Sweden Recent History 6

Sweden Recent History Part 6

Swedish political life was shaken by the civil election victory in Denmark in November 2001. First and foremost because of the strongly xenophobic rhetoric, and the Left’s Swedish sister party, the Moderates declared that the Left should be thrown out of the liberal international for its racist politics.

In 2002, bourgeois Danish parties responded again by trying to influence the Swedish elections in a more xenophobic direction. However, it failed predominantly, even though the People’s Party over the last 2 weeks estimated more foreign-critical strings. Social democracy regained government power and continued as a government, supported by the Environment Party and the Left Party. A referendum was issued on Sweden’s affiliation with EMU, and a few days before the vote was carried out in September, Foreign Minister Anna Lindh was killed by a mentally distraught man, Mijailo Mijailovic in a department store. While Palme’s killer was never found, within a month she managed to arrest Lindh’s killer. Political motives were speculated because, like Palme, Lindh had been highly critical of US foreign policy, but there did not appear to be any political motives behind it.

The referendum on EMU in September, like the Danish vote, ended 3 years earlier with an obvious defeat for EMU supporters. Sweden remained outside, and Persson declared that no new vote on European issues would be conducted in the foreseeable future. The Swedes are still very skeptical of the EU.

In January 2004, there was a diplomatic scandal when the Israeli ambassador to Sweden, Zvi Mazel, destroyed a work of art at the Stockholm Historical Museum. The artwork included a photo of a Palestinian suicide bomber, which the ambassador perceived as anti-Semitic. The artist behind the work was a Jew himself. The Israeli vandalism not only triggered a diplomatic crisis but also focused on Israel’s oppression of the Palestinian population.

In April, 4 people were detained by police for suspected links to terrorist organizations. The detention triggered protests from representatives of the 40,000 Muslims in Sweden.

In March, the High Court sentenced Mijailo Mijailovic to life imprisonment for the September 2003 murder of Foreign Minister Anna Lindh. Mijailovic who was the son of Serbian immigrants claimed to have heard voices commanding him to commit the murder. Although forensic psychiatric examinations showed that Mijailovic had been mentally ill at the time of the murder, other studies showed that he was suffering from a mental illness. An appeals court therefore overturned the life sentence and allowed Mijailovic to transfer to a psychiatric hospital.

After registering an increase in the number of Clamydia cases, the health authorities decided to create the “express condom” initiative. An emergency service with delivery of condoms in Stockholm, Gothenburg and Malmö.

In May 2005, the UN made Sweden responsible for violating the Torture Convention after denying asylum to Egyptian Ahmed Agiza, who had sought political asylum in 2001. Egypt had sentenced Agiza to 25 years in prison in absentia for being a member of Egyptian Islamic Jihad. Acc. The UN had credible information that Agiza was subjected to torture in her home country.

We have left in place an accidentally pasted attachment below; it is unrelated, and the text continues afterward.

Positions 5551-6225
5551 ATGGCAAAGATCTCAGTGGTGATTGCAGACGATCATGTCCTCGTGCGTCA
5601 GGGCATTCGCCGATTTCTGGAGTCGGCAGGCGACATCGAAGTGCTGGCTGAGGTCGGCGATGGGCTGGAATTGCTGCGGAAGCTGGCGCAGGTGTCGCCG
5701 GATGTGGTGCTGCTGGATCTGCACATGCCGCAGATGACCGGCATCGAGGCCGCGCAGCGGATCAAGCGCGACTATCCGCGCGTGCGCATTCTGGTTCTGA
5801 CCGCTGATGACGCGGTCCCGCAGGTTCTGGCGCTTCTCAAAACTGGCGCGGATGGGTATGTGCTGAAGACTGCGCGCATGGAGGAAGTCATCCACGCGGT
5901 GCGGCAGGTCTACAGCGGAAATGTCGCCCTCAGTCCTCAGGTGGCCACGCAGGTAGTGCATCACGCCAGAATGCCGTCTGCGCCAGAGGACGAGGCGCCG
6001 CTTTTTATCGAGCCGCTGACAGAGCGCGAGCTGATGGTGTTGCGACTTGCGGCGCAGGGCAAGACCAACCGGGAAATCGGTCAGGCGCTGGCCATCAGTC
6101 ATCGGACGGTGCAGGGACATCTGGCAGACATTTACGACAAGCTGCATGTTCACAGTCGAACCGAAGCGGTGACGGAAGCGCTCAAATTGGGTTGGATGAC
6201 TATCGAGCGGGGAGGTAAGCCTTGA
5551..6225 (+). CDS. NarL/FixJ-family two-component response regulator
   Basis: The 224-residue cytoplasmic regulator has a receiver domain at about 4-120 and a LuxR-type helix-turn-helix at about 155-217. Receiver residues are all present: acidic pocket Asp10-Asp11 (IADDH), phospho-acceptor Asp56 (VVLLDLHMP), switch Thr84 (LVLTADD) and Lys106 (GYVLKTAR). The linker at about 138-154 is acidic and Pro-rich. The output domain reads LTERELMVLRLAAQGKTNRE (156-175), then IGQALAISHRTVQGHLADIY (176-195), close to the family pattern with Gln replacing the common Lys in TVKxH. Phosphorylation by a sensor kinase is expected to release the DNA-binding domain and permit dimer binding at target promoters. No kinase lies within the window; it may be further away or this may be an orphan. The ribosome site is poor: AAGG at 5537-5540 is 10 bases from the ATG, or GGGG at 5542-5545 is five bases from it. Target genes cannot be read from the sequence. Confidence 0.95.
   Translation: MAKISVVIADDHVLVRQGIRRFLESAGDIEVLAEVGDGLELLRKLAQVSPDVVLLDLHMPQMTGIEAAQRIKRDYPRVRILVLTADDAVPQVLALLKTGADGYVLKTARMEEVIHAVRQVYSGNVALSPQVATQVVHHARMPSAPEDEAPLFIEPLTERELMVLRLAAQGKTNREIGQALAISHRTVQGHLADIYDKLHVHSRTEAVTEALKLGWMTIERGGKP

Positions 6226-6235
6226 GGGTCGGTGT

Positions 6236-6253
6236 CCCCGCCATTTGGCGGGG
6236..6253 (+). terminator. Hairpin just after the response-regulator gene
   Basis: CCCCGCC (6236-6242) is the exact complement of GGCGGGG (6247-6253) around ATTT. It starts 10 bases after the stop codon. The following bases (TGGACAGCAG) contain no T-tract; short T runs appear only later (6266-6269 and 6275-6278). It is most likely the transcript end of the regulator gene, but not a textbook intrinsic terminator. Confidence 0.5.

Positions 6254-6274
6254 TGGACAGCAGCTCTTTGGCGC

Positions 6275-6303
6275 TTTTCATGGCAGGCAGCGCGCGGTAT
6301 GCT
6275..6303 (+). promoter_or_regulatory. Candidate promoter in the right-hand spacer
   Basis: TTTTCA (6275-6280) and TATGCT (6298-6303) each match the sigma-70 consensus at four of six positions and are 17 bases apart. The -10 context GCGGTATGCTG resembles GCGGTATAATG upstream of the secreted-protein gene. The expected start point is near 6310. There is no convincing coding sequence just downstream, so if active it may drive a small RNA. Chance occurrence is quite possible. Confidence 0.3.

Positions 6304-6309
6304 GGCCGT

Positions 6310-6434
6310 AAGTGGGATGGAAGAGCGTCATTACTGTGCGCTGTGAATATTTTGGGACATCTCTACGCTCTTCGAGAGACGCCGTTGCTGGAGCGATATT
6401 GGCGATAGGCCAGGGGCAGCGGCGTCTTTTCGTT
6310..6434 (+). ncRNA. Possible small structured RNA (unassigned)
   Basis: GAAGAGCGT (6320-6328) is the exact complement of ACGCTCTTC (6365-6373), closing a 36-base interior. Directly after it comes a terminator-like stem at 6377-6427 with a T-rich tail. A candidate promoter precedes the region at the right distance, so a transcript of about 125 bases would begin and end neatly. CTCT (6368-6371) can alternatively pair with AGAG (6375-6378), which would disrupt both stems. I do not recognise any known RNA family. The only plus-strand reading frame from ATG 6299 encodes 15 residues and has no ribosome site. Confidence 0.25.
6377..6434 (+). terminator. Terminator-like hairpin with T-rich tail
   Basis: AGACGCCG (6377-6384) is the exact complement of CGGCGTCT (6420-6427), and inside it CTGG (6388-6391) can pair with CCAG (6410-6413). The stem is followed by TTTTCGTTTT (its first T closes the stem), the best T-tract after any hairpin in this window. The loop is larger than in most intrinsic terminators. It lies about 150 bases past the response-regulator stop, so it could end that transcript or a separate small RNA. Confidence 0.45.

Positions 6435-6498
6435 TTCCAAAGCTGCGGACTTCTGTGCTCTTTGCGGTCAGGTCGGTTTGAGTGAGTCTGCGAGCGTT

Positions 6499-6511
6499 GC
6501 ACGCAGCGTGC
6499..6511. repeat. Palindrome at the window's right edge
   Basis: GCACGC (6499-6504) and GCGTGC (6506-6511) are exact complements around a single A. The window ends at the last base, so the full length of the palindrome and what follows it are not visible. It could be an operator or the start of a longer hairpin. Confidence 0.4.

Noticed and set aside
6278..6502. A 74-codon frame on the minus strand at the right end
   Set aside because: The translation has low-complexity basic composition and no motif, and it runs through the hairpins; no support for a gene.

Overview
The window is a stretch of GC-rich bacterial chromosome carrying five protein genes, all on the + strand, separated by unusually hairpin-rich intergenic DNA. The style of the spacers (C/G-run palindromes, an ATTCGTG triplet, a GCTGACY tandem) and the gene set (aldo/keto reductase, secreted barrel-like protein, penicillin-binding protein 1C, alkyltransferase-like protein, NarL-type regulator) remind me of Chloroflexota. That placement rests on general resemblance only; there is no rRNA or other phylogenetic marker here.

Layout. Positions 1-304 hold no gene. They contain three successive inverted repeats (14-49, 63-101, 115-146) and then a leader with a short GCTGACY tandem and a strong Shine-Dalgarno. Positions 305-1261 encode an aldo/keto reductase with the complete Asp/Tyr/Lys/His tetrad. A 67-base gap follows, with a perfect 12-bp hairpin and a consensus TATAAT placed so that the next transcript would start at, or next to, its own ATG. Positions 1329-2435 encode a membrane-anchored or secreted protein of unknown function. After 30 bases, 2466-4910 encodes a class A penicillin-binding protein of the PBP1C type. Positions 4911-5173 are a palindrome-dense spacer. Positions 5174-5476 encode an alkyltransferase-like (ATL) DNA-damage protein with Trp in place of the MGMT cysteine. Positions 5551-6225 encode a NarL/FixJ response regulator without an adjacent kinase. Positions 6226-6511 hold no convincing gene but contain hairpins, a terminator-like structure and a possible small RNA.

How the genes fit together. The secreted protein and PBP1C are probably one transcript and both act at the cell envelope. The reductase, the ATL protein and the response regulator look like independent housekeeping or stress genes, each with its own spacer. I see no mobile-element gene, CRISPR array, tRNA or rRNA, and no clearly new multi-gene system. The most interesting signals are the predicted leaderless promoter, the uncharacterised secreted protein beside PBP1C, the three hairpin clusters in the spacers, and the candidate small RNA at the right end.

In February 2006, Minister for Sustainable Development, Mona Sahlin, declared that the government expected that from 2020 Sweden would no longer depend on the oil – and this without building new nuclear power plants. Instead, the energy supply should be based on renewable energy. Sweden has continuously invested in renewable energy, which in 2003 covered 26% of the country’s electricity consumption. In the other EU Member States, renewable energy covers less than 6%.

An IMF report from May 2006 indicated that Sweden is the country in the world with the greatest gender equality. In Sweden, women have almost the same opportunities as men for access to political positions, to business and to good education.

After 12 years in the government, the Social Democracy and its 2 support parties lost the majority in the September 2006 elections and had to be defeated by the national-liberal “alliance”. The Danish media’s coverage of the election focused predominantly on the Nazi-oriented xenophobia, which covers the attitudes predominantly expressed against refugees and immigrants in Denmark. Despite the media’s enthusiasm for these particular parties, none of them crossed the threshold at the Reichstag elections, although they did advance in southern Sweden. “Better” went the Danish media favorites in Germany, when the Nazi NPD gained 20% of the votes in the former East German state of Mecklenburg.

During the first month after the bourgeois takeover, 4 ministers had to resign after it emerged that they had cheated on a TV license or had been employed by black labor. In Social Democracy, Göran Persson resigned as party leader and was replaced by Mona Sahlin. The party was pleased that already a few weeks after the election, the left was again larger than the ruling right wing. The right wing dropped further in the polls in 2007.

In mid-May 2007, the Migration Board decided to expel single asylum-seeking Afghan men. This led to protests and demonstrations in Stockholm. Ten Afghans went on hunger strike lasting 1 week. At that time, Amnesty International and the International Red Cross had also joined the protests. The Emigration Court of Appeal stated that the deportation decision was taken because “the conditions for the reintegration of young men into Afghanistan are good.”

Sweden Recent History 6